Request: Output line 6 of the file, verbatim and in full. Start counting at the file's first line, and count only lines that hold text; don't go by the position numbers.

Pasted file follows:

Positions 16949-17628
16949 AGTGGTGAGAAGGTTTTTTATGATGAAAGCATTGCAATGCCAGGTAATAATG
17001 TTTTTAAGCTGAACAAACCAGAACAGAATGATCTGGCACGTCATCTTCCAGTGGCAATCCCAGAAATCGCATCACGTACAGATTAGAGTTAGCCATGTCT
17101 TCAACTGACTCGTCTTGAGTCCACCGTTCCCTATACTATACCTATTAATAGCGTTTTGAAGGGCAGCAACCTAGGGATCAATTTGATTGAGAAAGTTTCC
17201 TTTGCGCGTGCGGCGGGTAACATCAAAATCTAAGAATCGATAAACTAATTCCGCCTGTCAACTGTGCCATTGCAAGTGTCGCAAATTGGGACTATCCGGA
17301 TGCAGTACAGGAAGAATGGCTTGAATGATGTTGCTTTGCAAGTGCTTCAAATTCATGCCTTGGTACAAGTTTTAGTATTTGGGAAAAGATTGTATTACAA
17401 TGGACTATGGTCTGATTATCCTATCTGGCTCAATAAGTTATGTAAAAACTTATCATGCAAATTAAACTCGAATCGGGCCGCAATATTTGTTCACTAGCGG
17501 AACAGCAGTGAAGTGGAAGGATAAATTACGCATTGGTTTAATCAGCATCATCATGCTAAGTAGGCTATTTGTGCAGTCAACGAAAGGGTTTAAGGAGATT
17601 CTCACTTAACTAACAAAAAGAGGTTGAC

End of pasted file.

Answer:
17301 TGCAGTACAGGAAGAATGGCTTGAATGATGTTGCTTTGCAAGTGCTTCAAATTCATGCCTTGGTACAAGTTTTAGTATTTGGGAAAAGATTGTATTACAA